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How can you recognize a dysfunctional practice group? Some would say you know one when you see one. Others would say all groups are dysfunctional, it’s simply a matter of degree. But jesting aside, dysfunctional groups attract high costs in actual dollars, management time and resources.
Just as the positive reputation of a top-tier practice group within your firm can positively affect the entire firm, the negative reputation of a dysfunctional group can have new recruits and laterals, not to mention clients, making negative assumptions about the whole firm. Is the result expensive? You bet.
While dysfunctional groups have a variety of traits, let’s discuss three of the more dangerous characteristics here. First, these groups lack a strong social fabric—meaning the members don’t socialize with one another during working hours or beyond the work they do together. Second, their attrition rates are typically higher than in other groups and higher than the firm-wide average. Third, while they may have a strong top line, if you really analyze the factors behind their profitability, they may not be performing as well as other groups. Here’s a closer look at each of those problems.
Lack of Social Fabric
Groups with high dysfunction often have low social fabric. Colleagues are not friends, they rarely socialize as a group, and they have difficulty integrating new people. In addition, the group’s culture will have evolved away from the rest of the firm over time, sometimes as a result of past successes. Groups that have a history of a fairly robust deal stream have perhaps gotten a pass from attending partners meetings, firm socials and staff functions “because they are on a very important transaction.” Over time it becomes accepted if not a badge of honor to be absent from firm events.
A strong social fabric is critical because it builds commitment and trust within the group and it strengthens the group’s culture. The fact is, groups that work hard and play hard have a better sense that membership in the group is worth something. Functional groups are more collaborative, creative and often more profitable.
Unfortunately, the current business model in many private practice firms creates internal competition that feeds dysfunction and mistrust in groups. This author cannot count the number of people who have shared experiences about working through illness because they feared that a colleague would steal their clients. Steal is a strong but common word that exemplifies the situation at a granular level. The culture of mistrust combined with internal competitiveness can be lethal.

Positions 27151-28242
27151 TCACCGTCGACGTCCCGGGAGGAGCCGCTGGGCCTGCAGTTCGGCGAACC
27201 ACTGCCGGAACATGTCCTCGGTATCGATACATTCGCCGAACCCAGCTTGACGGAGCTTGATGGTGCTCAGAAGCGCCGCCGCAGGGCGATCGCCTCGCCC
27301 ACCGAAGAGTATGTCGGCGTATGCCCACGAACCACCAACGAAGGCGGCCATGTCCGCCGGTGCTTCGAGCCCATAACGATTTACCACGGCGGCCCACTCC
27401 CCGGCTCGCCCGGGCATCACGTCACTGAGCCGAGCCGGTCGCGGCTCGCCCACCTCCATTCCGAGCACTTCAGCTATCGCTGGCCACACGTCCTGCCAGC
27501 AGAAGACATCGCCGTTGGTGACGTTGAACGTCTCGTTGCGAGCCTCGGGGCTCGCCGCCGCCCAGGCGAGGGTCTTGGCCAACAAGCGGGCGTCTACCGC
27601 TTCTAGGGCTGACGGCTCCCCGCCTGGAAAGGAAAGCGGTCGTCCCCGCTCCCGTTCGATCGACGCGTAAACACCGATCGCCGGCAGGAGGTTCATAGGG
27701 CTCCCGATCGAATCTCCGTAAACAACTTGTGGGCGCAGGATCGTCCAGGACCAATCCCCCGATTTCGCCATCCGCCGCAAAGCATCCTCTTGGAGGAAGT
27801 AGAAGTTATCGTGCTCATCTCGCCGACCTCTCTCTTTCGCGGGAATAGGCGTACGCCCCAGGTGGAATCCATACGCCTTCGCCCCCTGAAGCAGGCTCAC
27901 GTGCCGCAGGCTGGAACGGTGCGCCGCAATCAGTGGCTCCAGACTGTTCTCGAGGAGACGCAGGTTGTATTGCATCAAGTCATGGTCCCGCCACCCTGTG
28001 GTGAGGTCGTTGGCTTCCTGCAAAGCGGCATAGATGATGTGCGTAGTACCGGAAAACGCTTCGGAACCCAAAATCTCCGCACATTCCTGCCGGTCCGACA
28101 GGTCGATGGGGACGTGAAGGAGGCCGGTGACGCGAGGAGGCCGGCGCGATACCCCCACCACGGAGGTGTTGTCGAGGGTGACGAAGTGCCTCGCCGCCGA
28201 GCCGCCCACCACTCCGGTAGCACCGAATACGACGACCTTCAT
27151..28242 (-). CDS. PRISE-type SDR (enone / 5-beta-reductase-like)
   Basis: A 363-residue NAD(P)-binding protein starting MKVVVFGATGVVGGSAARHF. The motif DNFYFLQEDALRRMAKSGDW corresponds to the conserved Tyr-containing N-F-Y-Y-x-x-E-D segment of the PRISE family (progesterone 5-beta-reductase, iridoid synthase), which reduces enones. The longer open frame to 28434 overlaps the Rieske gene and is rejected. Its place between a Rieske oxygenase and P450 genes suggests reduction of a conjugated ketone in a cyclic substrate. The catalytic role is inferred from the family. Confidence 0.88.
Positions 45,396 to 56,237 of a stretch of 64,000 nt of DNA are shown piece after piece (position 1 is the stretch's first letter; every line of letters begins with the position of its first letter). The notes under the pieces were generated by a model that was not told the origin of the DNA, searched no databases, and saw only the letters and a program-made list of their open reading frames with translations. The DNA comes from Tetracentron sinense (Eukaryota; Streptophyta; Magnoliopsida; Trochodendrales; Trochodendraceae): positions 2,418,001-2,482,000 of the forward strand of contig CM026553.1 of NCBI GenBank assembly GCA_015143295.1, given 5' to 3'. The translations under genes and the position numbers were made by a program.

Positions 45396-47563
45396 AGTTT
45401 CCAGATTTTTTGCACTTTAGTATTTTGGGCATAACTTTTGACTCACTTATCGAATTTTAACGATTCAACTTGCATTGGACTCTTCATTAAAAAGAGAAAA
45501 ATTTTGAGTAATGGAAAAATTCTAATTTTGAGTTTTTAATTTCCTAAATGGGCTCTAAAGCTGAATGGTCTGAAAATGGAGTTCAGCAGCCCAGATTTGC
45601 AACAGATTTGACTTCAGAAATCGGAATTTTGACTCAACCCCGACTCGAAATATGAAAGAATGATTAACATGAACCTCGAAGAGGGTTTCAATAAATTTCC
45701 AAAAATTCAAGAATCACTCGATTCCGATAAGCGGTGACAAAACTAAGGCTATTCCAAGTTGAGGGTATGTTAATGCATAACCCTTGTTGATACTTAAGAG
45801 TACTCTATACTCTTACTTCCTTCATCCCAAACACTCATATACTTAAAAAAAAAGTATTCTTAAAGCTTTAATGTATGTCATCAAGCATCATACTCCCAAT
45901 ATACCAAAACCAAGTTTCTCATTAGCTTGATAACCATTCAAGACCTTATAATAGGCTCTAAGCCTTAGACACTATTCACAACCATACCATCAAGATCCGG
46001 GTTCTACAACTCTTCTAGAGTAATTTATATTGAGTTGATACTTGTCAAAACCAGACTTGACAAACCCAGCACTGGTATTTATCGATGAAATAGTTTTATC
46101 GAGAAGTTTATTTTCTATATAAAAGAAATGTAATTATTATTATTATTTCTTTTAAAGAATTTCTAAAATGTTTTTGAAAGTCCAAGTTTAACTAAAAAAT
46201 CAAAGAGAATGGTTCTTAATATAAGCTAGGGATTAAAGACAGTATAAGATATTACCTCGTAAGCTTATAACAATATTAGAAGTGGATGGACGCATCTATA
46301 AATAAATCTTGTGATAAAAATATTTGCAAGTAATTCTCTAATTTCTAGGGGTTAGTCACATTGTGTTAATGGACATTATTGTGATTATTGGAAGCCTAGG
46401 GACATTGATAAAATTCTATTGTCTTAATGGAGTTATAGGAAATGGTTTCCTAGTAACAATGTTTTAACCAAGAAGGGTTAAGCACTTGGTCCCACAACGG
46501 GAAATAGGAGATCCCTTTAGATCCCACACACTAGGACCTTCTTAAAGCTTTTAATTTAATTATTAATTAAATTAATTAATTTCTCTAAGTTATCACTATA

Excessive performance-related terminations can be signals that a practice group has poor mentoring, training and work-allocation practices. Further evidence of these poor practices is found in groups that rarely promote into the partnership. But to really know if attrition within a group indicates dysfunction, firms should track both planned and unplanned attrition.
Planned associate attrition includes performance-related terminations as well as those associates who become partners. Unplanned attrition tracks members of the group who quit. In particularly dysfunctional groups, you will hear things like “it’s a good thing Ethan left because he never would have made it anyway.” Groups with this type of thinking fail to acknowledge the impacts of their behaviors, or to accept responsibility. Also, unplanned attrition of particular demographic groups (women, minorities or lawyers with red hair) can be evidence of partners who play favorites and who don’t give every lawyer in the group equal opportunities to succeed.
As a consequence, the group may need new leadership. However, a new leader may be difficult to find among those who’ve survived or even flourished in the kind of group culture described earlier. For one such group, we interviewed all of the people who had left the firm in the previous three years, and then held up a mirror with those comments to the remaining group members and worked through a rather difficult conversation. Without acknowledgement of the behavior involved and a shared commitment to change, a group may have to be dissolved and members redeployed to other practice or industry groups.
Dysfunctional groups often hide behind top-line success. They may be populated by a few highly competitive overachievers or control freaks. Also, they are very good at the victory lap when they win in court or land a big file. This competitive spirit often creates a decent top line, which members of these dysfunctional groups use as a threat. They threaten to take their practice and walk during negotiations with the compensation committee, or they use their top-line numbers to make sure that new rules implemented by the firm don’t apply to them.
In response, management should look very closely at some key performance indicators—ones that will enable you to understand more clearly the profitability trends of these groups. Percentage of partner hours will tell you if partners are delegating to associates and paralegals. Partners may be hoarding work and associates and may be under-challenged, and attrition will result. Billed value of hours on a file will be an indicator of pressure on rates. Partners with poor work habits will attract high costs that are often not specifically tracked and allocated to them. Even if not allocated for purposes of compensation, consider taking a closer look at the actual profitability before you buckle under threats to walk away.Do pro forma financials without these individuals or groups in the mix to see what the real impact of their departure could be should it come to that. You might be very surprised at what you learn.
Karen MacKay is President of the consultancy Phoenix Legal Inc., focusing her work on leadership and strategy execution for law firms.